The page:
BLANCAIR is a product developed by DACMA GmbH, which is the owner of the DAC technology patents.
We are located in the heart of Hamburg.

We are a diverse team of experienced and young engineers from mechanical and process engineering, business economists and other scientific fields. We work cooperatively, interdisciplinary and interculturally.


Abdul Jamil Halimi
M. Sc. – Project Engineer

Adrian Kortmann
M. Sc. – Project Engineer

Alexander Backs
Dipl.-Ing. (FH) – Head of Production

Artjom Sotnikov
B. Eng. – Project Manager

Barbara Spitzner
Chief Financial Officer

Benjamin Scharrer
M. Sc. – Head of Research & Development

Bijan Barghi
Ph. D. – R&D Engineer

Cansu Özman
M. Sc. – R&D Engineer

Chantal Tanas
HAW Hamburg – Process Engineering Student

Daniel Meyfarth
Dipl. Ing. – Head of Project Management

Daniel Wilkinson
M. Eng. – R&D Engineer

Elias Klee
B. Sc. – Project Engineer

Emily Spitzner
IU Hamburg, Marketing Management, Dual Student

Florian Ott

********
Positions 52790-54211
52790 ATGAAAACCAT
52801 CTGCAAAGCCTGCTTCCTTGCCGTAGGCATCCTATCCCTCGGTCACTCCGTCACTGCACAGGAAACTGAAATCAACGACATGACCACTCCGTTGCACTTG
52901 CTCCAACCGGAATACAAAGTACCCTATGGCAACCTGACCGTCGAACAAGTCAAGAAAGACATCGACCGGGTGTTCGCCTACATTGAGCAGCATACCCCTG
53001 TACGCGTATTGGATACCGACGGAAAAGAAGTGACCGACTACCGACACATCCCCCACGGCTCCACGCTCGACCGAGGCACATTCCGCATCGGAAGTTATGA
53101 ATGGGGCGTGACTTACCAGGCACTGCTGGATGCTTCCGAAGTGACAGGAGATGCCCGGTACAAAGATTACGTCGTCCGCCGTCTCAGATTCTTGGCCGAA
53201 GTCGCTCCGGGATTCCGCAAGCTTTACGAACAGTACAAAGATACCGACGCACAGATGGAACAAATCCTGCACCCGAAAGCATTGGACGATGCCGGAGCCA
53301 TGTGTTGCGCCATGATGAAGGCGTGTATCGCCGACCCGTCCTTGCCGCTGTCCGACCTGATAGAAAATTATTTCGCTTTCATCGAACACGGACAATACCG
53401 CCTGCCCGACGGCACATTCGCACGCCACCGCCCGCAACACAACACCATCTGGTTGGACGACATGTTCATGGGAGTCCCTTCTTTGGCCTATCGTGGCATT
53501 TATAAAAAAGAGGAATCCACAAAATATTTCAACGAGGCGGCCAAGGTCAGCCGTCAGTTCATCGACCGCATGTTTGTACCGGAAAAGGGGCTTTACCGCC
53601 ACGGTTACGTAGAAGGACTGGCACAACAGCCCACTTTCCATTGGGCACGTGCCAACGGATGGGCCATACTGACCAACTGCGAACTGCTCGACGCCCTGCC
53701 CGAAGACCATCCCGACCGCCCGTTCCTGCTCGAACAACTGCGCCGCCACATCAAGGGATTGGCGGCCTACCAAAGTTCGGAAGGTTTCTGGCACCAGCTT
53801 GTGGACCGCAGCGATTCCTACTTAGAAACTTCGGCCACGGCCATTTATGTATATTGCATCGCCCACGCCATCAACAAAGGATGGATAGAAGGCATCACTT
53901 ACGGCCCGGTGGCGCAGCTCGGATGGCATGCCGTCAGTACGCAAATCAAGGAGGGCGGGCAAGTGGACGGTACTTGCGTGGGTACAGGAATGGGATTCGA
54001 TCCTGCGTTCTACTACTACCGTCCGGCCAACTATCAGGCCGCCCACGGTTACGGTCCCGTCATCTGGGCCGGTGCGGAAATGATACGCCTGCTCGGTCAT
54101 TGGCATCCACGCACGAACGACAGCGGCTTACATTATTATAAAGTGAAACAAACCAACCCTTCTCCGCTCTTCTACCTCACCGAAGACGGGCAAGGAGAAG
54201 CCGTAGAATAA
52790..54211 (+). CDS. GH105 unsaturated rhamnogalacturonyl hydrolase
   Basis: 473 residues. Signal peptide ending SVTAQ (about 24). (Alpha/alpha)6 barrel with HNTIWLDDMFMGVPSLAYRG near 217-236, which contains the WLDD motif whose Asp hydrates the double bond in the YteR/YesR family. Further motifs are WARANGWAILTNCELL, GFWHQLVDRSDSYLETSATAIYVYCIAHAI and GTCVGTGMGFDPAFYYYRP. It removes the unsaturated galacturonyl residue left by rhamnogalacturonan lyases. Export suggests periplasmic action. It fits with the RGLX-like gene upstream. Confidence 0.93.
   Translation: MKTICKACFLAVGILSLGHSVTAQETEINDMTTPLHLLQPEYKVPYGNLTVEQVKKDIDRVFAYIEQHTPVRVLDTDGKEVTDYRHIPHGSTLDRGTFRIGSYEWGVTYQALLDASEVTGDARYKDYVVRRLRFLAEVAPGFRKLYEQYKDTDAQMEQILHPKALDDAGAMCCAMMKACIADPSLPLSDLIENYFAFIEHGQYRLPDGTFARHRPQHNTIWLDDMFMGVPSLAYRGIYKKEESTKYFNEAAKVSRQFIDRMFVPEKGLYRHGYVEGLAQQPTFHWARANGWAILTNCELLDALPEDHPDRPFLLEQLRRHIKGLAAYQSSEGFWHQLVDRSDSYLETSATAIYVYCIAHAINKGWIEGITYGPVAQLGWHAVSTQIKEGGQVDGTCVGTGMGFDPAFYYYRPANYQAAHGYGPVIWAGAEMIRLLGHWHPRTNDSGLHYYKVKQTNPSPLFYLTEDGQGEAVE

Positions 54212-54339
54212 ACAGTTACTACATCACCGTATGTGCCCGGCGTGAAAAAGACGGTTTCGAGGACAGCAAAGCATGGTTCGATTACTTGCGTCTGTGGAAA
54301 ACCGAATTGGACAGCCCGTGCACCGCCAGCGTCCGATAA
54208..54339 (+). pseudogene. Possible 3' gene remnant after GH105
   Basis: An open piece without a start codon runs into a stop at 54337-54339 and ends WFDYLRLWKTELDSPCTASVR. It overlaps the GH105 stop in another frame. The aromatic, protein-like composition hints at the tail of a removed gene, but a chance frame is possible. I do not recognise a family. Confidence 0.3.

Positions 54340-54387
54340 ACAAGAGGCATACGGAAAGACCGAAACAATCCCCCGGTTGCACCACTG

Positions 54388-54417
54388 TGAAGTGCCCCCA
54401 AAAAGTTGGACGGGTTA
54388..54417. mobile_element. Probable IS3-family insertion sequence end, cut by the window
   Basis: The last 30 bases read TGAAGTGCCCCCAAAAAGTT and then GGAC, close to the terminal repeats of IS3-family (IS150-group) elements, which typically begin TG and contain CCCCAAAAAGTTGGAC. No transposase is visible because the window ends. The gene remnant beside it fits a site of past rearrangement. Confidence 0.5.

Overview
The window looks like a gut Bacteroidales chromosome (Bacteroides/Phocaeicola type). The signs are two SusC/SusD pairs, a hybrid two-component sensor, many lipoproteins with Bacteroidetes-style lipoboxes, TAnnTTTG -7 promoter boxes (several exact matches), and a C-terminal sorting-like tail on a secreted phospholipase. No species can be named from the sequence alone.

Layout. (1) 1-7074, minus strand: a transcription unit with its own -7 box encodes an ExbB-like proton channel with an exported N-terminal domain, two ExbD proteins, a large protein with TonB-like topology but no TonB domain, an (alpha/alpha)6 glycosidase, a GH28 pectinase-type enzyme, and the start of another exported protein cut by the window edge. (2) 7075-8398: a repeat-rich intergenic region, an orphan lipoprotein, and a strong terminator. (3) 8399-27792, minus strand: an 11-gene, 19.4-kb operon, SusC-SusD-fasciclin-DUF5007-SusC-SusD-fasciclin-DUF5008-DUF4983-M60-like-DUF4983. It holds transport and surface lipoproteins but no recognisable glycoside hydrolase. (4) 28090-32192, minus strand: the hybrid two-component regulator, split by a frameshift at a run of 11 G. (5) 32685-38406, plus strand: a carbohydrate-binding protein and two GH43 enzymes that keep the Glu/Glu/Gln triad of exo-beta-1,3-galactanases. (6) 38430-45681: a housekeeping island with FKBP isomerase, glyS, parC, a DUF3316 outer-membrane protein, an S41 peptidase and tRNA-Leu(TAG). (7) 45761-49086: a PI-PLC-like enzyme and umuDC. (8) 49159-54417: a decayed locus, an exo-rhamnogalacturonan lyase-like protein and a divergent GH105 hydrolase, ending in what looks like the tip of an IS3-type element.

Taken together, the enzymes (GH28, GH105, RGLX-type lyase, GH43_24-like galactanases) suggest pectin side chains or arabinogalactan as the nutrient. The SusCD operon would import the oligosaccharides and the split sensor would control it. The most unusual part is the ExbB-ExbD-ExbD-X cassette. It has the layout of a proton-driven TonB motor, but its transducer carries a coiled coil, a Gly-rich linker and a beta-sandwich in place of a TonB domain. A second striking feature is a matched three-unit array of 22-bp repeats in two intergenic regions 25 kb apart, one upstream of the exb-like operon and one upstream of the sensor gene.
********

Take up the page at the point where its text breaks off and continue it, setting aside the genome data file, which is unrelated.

M. Eng. – R&D Engineer

Frederic Wittorf
HS Flensburg- Process Technology Student

Jannik Meussling
B. Sc. – Project Engineer

Jörg Spitzner
Dipl. Eng. – Chief Executive Officer

Lena Möller
TH Lübeck – Chemistry Student

Manuel Peters
B. Sc. – Project Engineer

Nanke Jensen
M. Sc. – R&D Engineer

Sanyal Krishnan Rama Warrier
B. Eng. – Project Engineer

Sonia Scheer
Chief Administrative Officer

team & help us to fight climate change!


Various stakeholders from the field of science and business in Brazil, Germany and Spain are joining forces and establishing a project partnership for carbon removal.

  • In Brazil-The University of PUCRS/IPR with its geological storage experiences of CO2 & Repsol Sinopec Brazil with its deep decarbonization targets through Direct Air Capture (DAC)
  • In Spain- Repsol S.A with its deep decarbonization targets through Direct Air Capture (DAC)
  • In Germany- DACMA Gmbh with our DAC technology developed through our BLANCAIR product

The initial phase of the new project in Brazil includes the construction of an experimental DAC plant, powered entirely by solar power, which will have a capacity of 300 tons of CO2 per year.